Gay rights advocates asked California's highest court on Friday to keep off the November ballot a citizens' initiative that would again ban same-sex marriage in the state.
Lawyers for Equality California filed a petition arguing that the proposed amendment to the California Constitution should be invalidated because its impact was not made clear to the millions of voters who signed petitions to qualify the measure before the state Supreme Court legalized same-sex unions.
“This court has recognized that gay and lesbian couples have a fundamental right to marry and, as of June 16, such couples have been getting married across the state,” the petition states.
“Rather than effecting ‘no change’ in existing California law, the proposed initiative would dramatically change existing law by taking that fundamental right away and inscribing discrimination based on a suspect classification into our state Constitution,” it states.
The petition also claims the so-called California Marriage Protection Act should be disqualified because it would revise, rather than amend, the state Constitution by altering its fundamental guarantee of equality for all — in essence writing a law the state high court has already found unconstitutional into the constitution.
“If enacted, it would alter the underlying principles on which the California Constitution is based and make far-reaching changes in the nature of our basic government plan, by severely compromising the core constitutional principle of equal citizenship [and] ... by destroying the courts’ quintessential power and role of protecting minorities,” it states.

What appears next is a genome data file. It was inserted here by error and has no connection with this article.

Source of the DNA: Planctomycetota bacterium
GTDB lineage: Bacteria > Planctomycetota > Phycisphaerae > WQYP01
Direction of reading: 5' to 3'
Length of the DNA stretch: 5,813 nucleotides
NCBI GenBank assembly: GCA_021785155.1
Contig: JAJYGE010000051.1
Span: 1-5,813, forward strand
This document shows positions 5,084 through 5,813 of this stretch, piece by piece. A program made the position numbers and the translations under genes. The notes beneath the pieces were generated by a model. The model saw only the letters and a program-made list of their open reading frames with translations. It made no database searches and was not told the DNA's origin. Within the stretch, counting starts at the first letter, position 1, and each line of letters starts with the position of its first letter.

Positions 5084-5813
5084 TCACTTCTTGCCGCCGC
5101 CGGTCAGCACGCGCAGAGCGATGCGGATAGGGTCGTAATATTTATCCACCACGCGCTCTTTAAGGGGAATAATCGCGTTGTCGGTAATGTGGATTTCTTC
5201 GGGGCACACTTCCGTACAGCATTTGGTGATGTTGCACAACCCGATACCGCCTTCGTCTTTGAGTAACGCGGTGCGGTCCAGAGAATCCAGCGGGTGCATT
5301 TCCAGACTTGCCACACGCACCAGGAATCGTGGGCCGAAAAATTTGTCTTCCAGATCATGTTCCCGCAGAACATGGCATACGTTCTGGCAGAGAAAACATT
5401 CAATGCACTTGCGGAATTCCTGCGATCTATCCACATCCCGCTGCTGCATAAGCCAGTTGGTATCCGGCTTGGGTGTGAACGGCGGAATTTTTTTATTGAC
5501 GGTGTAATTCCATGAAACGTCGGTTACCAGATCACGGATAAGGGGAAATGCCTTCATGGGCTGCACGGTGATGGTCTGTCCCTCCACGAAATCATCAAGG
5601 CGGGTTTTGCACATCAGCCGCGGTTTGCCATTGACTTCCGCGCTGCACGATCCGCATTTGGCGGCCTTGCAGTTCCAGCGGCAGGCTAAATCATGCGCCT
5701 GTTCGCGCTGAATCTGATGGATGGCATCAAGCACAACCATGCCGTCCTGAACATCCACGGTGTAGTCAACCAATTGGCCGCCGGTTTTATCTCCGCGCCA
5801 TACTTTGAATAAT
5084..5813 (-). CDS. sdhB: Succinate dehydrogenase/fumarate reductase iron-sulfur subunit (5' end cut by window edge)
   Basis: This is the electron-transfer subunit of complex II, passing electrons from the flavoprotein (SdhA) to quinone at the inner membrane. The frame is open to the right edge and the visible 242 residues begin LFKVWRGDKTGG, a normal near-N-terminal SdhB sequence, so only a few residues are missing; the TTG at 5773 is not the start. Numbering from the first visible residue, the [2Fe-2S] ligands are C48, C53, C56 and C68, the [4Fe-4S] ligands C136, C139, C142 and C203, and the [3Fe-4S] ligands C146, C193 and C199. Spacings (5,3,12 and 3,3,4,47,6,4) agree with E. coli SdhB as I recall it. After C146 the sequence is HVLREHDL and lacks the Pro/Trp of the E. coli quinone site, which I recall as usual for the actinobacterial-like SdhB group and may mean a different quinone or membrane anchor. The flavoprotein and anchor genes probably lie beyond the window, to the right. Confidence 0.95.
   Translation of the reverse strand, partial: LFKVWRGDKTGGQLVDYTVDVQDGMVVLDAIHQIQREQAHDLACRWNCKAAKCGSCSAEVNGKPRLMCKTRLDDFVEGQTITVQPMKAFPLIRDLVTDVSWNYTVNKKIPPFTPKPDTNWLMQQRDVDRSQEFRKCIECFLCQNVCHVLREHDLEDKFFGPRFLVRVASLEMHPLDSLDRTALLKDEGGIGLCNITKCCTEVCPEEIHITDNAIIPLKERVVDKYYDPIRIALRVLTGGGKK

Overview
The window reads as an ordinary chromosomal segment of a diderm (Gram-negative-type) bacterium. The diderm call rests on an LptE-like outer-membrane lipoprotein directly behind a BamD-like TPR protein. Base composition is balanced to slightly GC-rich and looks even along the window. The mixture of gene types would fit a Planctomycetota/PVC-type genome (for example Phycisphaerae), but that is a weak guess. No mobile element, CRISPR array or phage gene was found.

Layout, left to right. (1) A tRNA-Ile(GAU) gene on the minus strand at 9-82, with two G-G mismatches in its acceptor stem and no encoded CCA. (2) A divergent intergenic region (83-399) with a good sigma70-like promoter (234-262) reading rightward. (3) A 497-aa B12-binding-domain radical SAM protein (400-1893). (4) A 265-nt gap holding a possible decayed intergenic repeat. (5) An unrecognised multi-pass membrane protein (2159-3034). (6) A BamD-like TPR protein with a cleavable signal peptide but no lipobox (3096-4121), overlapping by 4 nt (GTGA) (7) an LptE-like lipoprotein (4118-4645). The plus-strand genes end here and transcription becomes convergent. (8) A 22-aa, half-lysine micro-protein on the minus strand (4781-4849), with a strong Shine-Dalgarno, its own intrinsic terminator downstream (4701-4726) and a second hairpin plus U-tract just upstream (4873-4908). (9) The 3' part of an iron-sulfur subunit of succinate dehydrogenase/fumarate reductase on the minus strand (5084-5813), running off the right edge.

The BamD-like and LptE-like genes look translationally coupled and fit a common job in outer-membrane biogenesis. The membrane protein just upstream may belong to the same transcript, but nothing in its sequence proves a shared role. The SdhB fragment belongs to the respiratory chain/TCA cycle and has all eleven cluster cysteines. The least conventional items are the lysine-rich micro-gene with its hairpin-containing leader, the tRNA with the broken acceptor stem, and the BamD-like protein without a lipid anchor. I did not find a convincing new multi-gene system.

Unlike a constitutional amendment that can be approved by voters, a constitutional revision requires convening a Constitutional convention or the appointment of a commission to recommend changes to the Legislature and voters, according to the petition submitted by same-sex marriage supporters.
“For good reason, there’s a strict process for making revisions to our Constitution, and it’s more involved than simply collecting petition signatures,” said attorney Stephen Bomse in a statement posted on the Web site of the National Center for Lesbian Rights, which filed the request on behalf of Equality California.
“That process is in place to safeguard our basic form of government, especially the most basic principle of equal protection of the laws.”
Lawyers from the National Center for Lesbian Rights, who filed the request on behalf of Equality California, did not return calls for comment late on Friday.